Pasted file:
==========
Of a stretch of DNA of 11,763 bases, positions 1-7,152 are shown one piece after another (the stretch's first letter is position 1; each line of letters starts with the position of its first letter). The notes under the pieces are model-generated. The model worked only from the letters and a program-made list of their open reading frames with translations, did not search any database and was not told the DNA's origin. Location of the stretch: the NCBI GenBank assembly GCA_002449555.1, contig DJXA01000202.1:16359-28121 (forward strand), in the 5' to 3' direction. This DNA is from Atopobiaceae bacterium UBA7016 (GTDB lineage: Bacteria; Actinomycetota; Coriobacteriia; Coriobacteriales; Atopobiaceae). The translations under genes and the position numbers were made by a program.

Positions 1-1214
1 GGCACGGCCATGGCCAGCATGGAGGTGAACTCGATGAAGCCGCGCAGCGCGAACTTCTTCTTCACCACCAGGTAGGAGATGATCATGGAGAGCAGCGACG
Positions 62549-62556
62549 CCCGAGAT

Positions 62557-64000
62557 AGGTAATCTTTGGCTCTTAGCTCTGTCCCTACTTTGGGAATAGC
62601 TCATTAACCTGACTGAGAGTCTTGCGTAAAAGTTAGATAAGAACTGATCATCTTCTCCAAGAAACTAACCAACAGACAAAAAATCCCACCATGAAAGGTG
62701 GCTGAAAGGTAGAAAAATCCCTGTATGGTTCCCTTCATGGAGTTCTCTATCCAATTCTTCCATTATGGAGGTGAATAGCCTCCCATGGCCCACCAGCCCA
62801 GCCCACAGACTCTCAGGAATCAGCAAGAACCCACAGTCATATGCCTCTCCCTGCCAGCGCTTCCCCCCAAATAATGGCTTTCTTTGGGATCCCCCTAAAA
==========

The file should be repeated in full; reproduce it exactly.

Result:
Of a stretch of DNA of 11,763 bases, positions 1-7,152 are shown one piece after another (the stretch's first letter is position 1; each line of letters starts with the position of its first letter). The notes under the pieces are model-generated. The model worked only from the letters and a program-made list of their open reading frames with translations, did not search any database and was not told the DNA's origin. Location of the stretch: the NCBI GenBank assembly GCA_002449555.1, contig DJXA01000202.1:16359-28121 (forward strand), in the 5' to 3' direction. This DNA is from Atopobiaceae bacterium UBA7016 (GTDB lineage: Bacteria; Actinomycetota; Coriobacteriia; Coriobacteriales; Atopobiaceae). The translations under genes and the position numbers were made by a program.

Positions 1-1214
1 GGCACGGCCATGGCCAGCATGGAGGTGAACTCGATGAAGCCGCGCAGCGCGAACTTCTTCTTCACCACCAGGTAGGAGATGATCATGGAGAGCAGCGACG
Positions 62549-62556
62549 CCCGAGAT

Positions 62557-64000
62557 AGGTAATCTTTGGCTCTTAGCTCTGTCCCTACTTTGGGAATAGC
62601 TCATTAACCTGACTGAGAGTCTTGCGTAAAAGTTAGATAAGAACTGATCATCTTCTCCAAGAAACTAACCAACAGACAAAAAATCCCACCATGAAAGGTG
62701 GCTGAAAGGTAGAAAAATCCCTGTATGGTTCCCTTCATGGAGTTCTCTATCCAATTCTTCCATTATGGAGGTGAATAGCCTCCCATGGCCCACCAGCCCA
62801 GCCCACAGACTCTCAGGAATCAGCAAGAACCCACAGTCATATGCCTCTCCCTGCCAGCGCTTCCCCCCAAATAATGGCTTTCTTTGGGATCCCCCTAAAA